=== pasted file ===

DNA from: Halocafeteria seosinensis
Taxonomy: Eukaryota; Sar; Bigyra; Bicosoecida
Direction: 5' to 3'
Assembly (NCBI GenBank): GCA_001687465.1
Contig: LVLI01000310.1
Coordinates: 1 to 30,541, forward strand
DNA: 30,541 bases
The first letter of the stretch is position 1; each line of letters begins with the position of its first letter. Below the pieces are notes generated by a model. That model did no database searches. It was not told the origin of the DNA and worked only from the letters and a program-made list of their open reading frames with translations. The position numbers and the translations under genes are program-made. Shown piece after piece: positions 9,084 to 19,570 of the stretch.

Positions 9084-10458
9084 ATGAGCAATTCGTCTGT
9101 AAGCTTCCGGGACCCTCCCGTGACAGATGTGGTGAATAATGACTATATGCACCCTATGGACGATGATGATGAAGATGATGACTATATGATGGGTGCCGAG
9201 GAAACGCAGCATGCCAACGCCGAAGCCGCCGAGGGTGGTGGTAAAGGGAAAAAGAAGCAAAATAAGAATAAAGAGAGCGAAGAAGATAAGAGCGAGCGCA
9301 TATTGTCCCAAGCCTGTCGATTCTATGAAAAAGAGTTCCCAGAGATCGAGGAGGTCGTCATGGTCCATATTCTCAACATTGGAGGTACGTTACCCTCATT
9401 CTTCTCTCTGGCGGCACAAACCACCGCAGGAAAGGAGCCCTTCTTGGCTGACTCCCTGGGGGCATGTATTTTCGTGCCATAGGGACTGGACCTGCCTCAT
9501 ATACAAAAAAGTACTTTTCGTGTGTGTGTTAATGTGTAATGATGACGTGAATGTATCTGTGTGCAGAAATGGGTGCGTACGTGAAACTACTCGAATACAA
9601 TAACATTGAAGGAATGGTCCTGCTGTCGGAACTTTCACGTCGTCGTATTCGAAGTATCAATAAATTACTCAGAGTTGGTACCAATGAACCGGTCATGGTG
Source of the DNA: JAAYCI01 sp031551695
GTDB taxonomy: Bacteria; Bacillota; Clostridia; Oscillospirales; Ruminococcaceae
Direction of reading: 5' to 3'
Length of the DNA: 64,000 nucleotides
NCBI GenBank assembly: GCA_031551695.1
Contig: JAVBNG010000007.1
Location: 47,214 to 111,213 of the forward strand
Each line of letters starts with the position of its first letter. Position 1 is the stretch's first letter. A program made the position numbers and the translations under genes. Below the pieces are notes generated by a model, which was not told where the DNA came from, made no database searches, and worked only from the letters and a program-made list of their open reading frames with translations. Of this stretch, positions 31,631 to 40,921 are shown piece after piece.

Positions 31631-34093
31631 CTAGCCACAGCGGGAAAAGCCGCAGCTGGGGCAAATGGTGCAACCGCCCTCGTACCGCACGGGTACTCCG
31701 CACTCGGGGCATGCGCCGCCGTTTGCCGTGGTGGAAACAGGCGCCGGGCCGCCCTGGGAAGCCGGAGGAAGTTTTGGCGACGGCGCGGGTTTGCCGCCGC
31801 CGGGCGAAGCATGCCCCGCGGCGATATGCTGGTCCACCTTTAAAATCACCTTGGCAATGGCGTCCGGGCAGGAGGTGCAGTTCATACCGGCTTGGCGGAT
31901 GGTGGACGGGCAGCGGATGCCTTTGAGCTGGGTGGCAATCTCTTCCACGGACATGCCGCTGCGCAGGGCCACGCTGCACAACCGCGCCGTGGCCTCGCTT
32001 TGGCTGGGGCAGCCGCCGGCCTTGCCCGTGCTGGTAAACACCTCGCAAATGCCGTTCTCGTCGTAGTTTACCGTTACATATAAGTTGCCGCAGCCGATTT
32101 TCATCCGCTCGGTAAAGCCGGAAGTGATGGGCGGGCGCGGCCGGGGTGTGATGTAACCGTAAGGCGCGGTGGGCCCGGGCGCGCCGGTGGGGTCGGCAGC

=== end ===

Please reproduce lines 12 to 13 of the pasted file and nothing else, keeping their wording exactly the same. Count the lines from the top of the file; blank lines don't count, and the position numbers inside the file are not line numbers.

9201 GAAACGCAGCATGCCAACGCCGAAGCCGCCGAGGGTGGTGGTAAAGGGAAAAAGAAGCAAAATAAGAATAAAGAGAGCGAAGAAGATAAGAGCGAGCGCA
9301 TATTGTCCCAAGCCTGTCGATTCTATGAAAAAGAGTTCCCAGAGATCGAGGAGGTCGTCATGGTCCATATTCTCAACATTGGAGGTACGTTACCCTCATT